You can make the arguement that there were other factors involved with Reagan and W. A great example of that is the military rebuilding that was required to recover from the previous administrations. What you can't argue with is the direct increase in government revenue that has accompanied both tax cuts (as well as JFK's). That is information that is readily available. In the case of Reagan, at one point revenues doubled from the previous year.

Posted by: maddirishman at August 17, 2006 2:16 PM

I think that everyone but politicians seems to understand that it would be impossible at a practical level to run the government as a business. There are simply too many things a government must do that are not conducive to black bottom lines. No doubt the reference is to increased efficiency as much as is possible in a massive governmental/bureaucratical system. Perot rattled on about this and people were enamored for a bit. Largely the GOPers break out the rhetoric more often than the Dems. That is one of the reasons I thought this was a poor rake at Lamont. I don't know much about him (however, anyone would likely be better than Lieberman), but this seemed a pointless and vacant point of criticism.

On the tax cut thing. Sigh. Reagan gets a lot of credit for something that never really happened. I think Mike's point is along these lines. The famous "tax cut" of 1981 did not cut taxes at all. It's true that tax rates for higher-income brackets were cut; but for the average person, taxes rose, rather than declined. The reason is that, on the whole, the cut in income tax rates was more than offset by two forms of tax increase. One was "bracket creep," a term for inflation quietly but effectively raising one into higher tax brackets, so that you pay more and proportionately higher taxes even though the tax rate schedule has officially remained the same. The second source of higher taxes was Social Security taxation, which kept increasing, and which helped taxes go up overall. Not only that, but soon thereafter; when the Social Security System was generally perceived as on the brink of bankruptcy, President Reagan brought in Alan Greenspan to save Social Security. The "saving," of course, meant still higher Social Security taxes then and forevermore. Of course, that was only taxed up to certain income levels.

Since the tax cut of 1981 that was not really a cut taxes went up every single year after that, with the approval of the Reagan administration. But to save the president's rhetorical sensibilities, they weren't called tax increases. Instead, ingenious labels were attached to them; raising of "fees," "plugging loopholes", "tightening IRS enforcement," and even “revenue enhancements."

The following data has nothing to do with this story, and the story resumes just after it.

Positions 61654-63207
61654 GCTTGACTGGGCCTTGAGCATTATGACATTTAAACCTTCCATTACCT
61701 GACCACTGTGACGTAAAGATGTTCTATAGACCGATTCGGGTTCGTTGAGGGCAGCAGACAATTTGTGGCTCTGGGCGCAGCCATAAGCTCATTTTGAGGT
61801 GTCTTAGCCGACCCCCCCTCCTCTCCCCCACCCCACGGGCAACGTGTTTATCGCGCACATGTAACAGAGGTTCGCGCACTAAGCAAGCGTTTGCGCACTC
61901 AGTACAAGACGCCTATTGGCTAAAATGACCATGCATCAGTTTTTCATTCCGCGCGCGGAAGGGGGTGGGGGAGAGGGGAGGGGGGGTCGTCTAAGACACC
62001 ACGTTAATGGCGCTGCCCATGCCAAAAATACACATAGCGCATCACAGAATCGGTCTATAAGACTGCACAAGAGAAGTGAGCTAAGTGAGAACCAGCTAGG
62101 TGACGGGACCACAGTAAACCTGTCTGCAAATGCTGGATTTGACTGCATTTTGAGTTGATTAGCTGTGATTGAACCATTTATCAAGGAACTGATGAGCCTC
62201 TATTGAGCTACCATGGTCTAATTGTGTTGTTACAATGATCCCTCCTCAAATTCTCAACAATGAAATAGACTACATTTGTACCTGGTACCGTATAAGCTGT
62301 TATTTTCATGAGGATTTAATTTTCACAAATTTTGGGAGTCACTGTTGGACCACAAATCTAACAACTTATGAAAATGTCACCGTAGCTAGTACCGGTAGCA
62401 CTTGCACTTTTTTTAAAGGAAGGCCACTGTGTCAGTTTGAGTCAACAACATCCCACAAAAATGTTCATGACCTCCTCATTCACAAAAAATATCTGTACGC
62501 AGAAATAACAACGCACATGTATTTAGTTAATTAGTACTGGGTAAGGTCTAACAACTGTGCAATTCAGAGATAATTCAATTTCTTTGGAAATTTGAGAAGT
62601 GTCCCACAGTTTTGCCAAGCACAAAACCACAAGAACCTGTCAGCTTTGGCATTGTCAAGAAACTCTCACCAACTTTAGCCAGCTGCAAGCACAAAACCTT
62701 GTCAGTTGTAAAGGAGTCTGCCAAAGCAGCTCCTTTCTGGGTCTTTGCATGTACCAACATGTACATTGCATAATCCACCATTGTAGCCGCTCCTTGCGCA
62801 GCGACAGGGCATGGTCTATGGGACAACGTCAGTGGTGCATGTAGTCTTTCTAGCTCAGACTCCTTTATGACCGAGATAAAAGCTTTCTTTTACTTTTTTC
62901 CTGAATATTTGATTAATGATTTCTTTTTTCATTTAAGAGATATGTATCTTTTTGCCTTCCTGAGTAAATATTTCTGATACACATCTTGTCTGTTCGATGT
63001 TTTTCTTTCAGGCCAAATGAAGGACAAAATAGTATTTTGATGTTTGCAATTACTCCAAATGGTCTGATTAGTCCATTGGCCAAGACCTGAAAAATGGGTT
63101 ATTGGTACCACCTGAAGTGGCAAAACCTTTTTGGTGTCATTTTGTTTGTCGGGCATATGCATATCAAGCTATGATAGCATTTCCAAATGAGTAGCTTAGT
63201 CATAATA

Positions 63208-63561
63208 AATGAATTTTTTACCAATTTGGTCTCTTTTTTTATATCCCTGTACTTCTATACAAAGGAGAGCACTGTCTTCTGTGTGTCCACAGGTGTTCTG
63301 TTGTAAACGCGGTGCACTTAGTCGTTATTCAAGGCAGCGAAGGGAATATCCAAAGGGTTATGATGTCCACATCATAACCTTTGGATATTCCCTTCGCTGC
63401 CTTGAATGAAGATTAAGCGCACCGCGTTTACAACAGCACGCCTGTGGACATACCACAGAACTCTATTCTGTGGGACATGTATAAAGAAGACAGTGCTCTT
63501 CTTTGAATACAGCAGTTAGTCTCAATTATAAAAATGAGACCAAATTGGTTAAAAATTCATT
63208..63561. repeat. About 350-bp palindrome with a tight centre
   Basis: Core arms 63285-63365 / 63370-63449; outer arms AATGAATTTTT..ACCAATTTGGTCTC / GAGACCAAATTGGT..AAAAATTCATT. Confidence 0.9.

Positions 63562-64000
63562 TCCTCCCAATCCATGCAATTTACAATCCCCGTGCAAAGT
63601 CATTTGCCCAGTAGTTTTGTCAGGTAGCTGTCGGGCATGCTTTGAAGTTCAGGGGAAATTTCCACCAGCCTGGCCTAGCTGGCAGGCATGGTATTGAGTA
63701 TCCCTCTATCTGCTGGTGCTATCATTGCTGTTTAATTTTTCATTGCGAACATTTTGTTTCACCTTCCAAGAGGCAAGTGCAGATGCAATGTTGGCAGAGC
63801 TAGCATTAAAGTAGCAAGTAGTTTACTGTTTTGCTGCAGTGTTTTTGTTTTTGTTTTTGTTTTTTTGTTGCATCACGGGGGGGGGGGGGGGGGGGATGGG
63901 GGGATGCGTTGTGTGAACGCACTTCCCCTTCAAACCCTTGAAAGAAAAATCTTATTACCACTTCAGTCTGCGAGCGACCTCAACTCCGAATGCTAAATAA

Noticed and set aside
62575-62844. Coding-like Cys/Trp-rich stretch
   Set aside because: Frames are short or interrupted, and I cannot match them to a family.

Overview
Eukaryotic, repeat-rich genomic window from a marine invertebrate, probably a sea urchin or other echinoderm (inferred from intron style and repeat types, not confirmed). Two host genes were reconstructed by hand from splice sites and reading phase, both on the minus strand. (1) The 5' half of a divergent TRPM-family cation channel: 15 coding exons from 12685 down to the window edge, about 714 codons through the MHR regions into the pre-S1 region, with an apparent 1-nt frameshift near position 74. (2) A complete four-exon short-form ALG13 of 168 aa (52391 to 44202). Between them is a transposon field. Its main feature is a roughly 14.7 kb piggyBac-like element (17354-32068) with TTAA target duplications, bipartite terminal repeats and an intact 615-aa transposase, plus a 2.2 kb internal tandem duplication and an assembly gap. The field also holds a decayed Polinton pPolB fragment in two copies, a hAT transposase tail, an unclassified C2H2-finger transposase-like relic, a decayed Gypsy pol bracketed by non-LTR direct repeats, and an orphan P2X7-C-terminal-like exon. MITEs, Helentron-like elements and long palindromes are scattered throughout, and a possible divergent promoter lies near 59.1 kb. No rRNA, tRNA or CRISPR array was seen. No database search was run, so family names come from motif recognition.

The Tax "Reform" Act of 1986 was supposed to be economically healthy as well as "fair"; supposedly "revenue neutral," it was to bring simplicity, helping the public while making the lives of tax accountants and lawyers miserable; and (b) income tax cuts, especially in the higher income brackets and in everyone's marginal tax rates and offset only by plugging those infamous loopholes. The reality, of course, was very different, In the first place, the administration succeeded in making the tax laws so complicated that even the IRS admittedly did not understand them. Secondly, while indeed income tax rates were cut in the higher brackets, many of the loophole plugs meant huge tax increases for people in the upper as well as middle income brackets. The point of the income tax, and particularly the marginal rate cuts, was the supply-sider objective of lowering taxes to stimulate savings and investment. But over 40% of taxpayers suffered a marginal tax increase (or at best, the same rate as before) and, of the majority that did enjoy marginal tax cuts, only about 11% got reductions of 10% or more. In short, most of the tax reductions were negligible.

I was taking economics at the time, so shoot me.

I would also argue that there is little in the way of tax cuts by the current admin if you are anything but pretty wealthy. That is fairly well documented and too painful to go into.

Of course, the greatest post WW2 growth of the economy came under Bill Clinton. While many to most here would (and no doubt will) argue that the economy at the time happened in spite of rather than in reaction to his economic policies I have always found it somewhat disengenous to take credit for things when your team runs the show but then hurumph at success garnered when the other team is in charge.

Posted by: jim at August 17, 2006 3:54 PM

And it was the tax increases pushed forward by the Clinton administration that slowed the economy almost to a standstill by the time he left office. In the last ten years the best pay increase I have received was teh Bush tax cuts. It made a huge difference in my paycheck and I am not wealthy by anyones imagination. The reason poor people don't get tax cuts is they don't pay taxes to start off with. In most cases by the time you factor in the Earned Income Credit they are getting back much more than they payed in during the course of the year.

Posted by: maddirishman at August 17, 2006 4:40 PM